Nov. 6, 2018: It sounds like a tabloid headline, but in this case it could be real. Mainstream researchers from the Harvard Center for Astrophysics have made the case that interstellar asteroid ‘Oumuamua could in fact be an alien light sail. Their original research was posted Oct. 31st on the moderated preprint server arXiv.org.
The story of ‘Oumuamua begins in October 2017 when it was discovered by Robert Weryk using the Pan-STARRS telescope atop Hawaii’s Haleakalā volcano. Astronomers quickly realized that ‘Oumuamua was something special: The object was hurtling through the Solar System on an unbound “hyperbolic” orbit. It came from the stars. Dramatic changes in the object’s brightness suggested that it was tumbling and asymmetric–thin and wide like a cigar or perhaps a pancake.
On its way out of the Solar System, something unexpected happened. ‘Oumuamua accelerated as if jets of gas were pushing it forward. Astronomers who initially thought ‘Oumuamua was an asteroid now turned their attention to the comet hypothesis. Comets naturally develop jets after close approaches to the sun, and such jets could explain ‘Oumuamua’s behavior.
Just one problem: “Despite its close Solar approach of only 0.25 AU (inside the orbit of Mercury), ‘Oumuamua shows no sign of any cometary activity, no cometary tail, nor gas emission/absorption lines,” point out the Harvard researchers Shmuel Baily and Abraham Loeb. Moreover, “if outgassing was responsible for the acceleration, then the associated torques would have driven a rapid evolution in ‘Oumuamua’s spin, incompatible with observations.”
So if it’s not an asteroid, and it’s not a comet, what could it be? Loeb, who is the chair of the astronomy department at Harvard University and also chairs the advisory board for the Breakthrough Starshot light sail project, realized that the acceleration profile was key. The non-gravitational acceleration of ‘Oumuamua scaled with distance from the sun (r) as r-2 — just like a light sail would behave.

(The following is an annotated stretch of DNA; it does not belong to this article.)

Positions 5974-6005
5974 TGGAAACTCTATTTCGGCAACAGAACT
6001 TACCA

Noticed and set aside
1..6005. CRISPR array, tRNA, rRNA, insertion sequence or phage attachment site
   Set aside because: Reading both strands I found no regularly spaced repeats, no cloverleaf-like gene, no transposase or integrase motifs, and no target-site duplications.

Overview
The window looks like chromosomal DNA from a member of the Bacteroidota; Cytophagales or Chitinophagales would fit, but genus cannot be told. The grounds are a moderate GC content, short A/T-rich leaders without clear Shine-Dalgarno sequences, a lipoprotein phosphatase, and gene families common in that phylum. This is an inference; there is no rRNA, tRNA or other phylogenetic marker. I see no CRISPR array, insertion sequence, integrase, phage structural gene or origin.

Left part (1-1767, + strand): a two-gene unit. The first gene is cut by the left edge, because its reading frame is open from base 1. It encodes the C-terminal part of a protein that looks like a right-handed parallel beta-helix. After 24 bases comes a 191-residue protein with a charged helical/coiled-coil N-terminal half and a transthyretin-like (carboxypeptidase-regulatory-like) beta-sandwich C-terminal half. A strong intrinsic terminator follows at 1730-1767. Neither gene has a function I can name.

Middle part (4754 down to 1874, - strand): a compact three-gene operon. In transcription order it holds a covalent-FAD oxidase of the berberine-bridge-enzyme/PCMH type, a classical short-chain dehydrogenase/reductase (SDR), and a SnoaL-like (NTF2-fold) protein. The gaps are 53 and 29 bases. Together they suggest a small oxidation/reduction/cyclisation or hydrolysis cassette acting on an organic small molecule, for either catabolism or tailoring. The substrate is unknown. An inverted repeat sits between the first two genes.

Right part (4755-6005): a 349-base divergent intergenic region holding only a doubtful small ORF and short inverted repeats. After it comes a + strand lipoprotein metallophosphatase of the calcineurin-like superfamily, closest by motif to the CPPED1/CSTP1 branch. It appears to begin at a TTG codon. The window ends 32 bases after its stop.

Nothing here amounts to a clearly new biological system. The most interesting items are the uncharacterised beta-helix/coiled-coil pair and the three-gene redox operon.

Modeling ‘Oumuamua as a thin object pushed by solar radiation pressure, Baily and Loeb found that it would fit the observations if it were a sheet of material 0.3 mm to 0.9 mm in thickness with a mass surface density of ~0.1 grams per square cm. “Although extremely thin, such an object would survive an interstellar travel over Galactic distances of about 5 kiloparsecs, withstanding collisions with gas and dust-grains as well as stresses from rotation and tidal forces,” they wrote.
The researchers are now calling for more observations to look for ‘Oumuamua-like visitors to the Solar System. They could be natural objects created by some unknown process in the interstellar medium–or they might be artificial. “A survey for lightsails as technosignatures in the Solar System is warranted, irrespective of whether ‘Oumuamua is one of them,” they conclude.
Although technical, Baily and Loeb’s paper is well written and unusually readable for nonspecialists. Check it out.